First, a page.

Spared from slaughter, bison will move to Wyoming

by Mathew Brown
Billing, Montana (AP) 4-09

A small herd of bison from Yellowstone National Park will be moved to Wyoming’s Wind River Reservation during April, part of a fledgeling effort to spare some of the animals from a government-sponsored slaughter program.

The 41 bison are now in a quarantine facility in Corwin Springs, Mont., just north of the park. They are what’s left of a group of 100 bison spared in 2005 and 2006 from a slaughter program meant to guard against transmissions of the disease brucellosis to domestic livestock.

Carried by many of the park’s bison, brucellosis causes pregnant animals to abort their young. To prevent its spread, 1,600 bison attempting to migrate outside the park were killed in 2008. But there have been no recorded bison-to-cattle transmissions in the wild.

A second herd of bison held in Corwin Springs could be moved onto different reservations over the next two years. Representatives of the Fort Belknap and Fort Peck tribes have submitted proposals to take the animals.


The 41 bison headed to Wind River – home of the Northern Arapahoe Tribe – will be kept for at least a year inside a 1,000-acre enclosure on the boundary of the reservation, said Ken MacDonald with Montana Fish Wildlife and Parks.

Meanwhile, tribal officials will work to fence off an additional 30,000 acres for the bison to roam permanently.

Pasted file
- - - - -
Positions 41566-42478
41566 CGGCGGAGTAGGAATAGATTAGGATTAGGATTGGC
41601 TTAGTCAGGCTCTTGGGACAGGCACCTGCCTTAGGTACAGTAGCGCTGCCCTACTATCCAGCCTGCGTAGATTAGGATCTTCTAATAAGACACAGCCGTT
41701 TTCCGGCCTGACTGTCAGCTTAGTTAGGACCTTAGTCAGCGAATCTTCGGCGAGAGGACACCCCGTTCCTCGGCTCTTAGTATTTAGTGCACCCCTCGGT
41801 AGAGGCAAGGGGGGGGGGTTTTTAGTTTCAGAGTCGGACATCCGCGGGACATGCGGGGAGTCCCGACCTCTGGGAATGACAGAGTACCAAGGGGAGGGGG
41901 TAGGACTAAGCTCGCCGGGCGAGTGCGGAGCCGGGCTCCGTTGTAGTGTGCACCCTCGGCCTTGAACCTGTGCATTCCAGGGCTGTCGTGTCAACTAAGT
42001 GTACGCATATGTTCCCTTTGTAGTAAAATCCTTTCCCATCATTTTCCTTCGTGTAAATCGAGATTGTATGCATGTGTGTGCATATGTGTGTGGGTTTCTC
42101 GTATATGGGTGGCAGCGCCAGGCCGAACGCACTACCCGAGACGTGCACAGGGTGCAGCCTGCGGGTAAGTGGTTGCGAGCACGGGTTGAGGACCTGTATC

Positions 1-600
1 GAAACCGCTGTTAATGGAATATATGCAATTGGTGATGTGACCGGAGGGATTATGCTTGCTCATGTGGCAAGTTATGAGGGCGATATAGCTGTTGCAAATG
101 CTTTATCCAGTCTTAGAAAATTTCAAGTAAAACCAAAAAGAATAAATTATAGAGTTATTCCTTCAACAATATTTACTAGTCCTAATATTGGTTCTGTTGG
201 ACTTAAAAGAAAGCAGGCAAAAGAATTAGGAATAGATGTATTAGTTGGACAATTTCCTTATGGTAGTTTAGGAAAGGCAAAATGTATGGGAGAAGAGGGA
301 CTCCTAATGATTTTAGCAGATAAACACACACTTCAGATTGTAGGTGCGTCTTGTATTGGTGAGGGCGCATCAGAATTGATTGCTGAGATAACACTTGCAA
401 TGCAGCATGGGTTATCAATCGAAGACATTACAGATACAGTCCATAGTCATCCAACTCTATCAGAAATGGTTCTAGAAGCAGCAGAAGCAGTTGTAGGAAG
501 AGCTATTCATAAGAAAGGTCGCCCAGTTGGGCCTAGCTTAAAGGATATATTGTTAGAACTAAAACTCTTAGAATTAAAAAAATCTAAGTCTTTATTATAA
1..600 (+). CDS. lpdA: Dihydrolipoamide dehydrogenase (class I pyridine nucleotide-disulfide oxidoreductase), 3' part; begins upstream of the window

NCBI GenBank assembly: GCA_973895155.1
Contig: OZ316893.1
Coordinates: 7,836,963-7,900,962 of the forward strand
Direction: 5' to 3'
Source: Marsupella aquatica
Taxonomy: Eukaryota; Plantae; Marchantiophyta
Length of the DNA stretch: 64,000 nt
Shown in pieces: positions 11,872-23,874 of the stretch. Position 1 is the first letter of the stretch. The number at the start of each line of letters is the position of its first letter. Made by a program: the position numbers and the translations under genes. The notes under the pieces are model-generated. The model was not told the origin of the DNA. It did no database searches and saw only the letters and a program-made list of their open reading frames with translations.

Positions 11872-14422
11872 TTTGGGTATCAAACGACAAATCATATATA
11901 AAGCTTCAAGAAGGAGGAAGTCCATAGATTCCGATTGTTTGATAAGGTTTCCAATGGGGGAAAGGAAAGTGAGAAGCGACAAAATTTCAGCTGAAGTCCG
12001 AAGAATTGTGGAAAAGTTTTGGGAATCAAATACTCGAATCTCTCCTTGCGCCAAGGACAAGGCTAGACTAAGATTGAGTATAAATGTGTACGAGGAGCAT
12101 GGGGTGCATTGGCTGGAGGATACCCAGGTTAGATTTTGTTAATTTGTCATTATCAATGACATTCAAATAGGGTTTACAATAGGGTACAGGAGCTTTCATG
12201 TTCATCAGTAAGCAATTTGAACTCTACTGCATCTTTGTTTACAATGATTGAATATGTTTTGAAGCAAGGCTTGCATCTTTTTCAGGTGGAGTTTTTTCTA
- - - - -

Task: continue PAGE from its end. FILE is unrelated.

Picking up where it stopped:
“The goal is to get the bison out by the first of April,” MacDonald said. “These are probably the most tested animals, wild or domestic, in the country.”

A state legislative committee during late March tabled a bill, HB 337, that would have blocked the relocation program.

The Senate approved a similar bill during February on a 31-19 vote. Its sponsor, Republican Sen. Jon Brenden of Scobey, said that moving bison outside Yellowstone could endanger cattle on ranches surrounding the reservations.

In addition to concerns over brucellosis, Brenden has said ranchers are worried about the bison competing with cattle for rangeland.

“The history of the Fort Belknap and Fort Peck reservations is they haven’t been able to keep buffalo on the land that they own,” he said.

Jim Stone is executive director of the Intertribal Bison Cooperative, which partnered with the Fort Peck Reservation on its proposal to take bison. He called Brenden’s worries over brucellosis a red herring, since some of the quarantined bison have been tested for the disease a dozen times. Access to grass for cattle is the real flash point, Stone said.

“The non-tribal people leasing tribal land, they’re going to lose that land, that’s some of the issue,” he said. “But it’s the tribes doing with their land what they want to do.”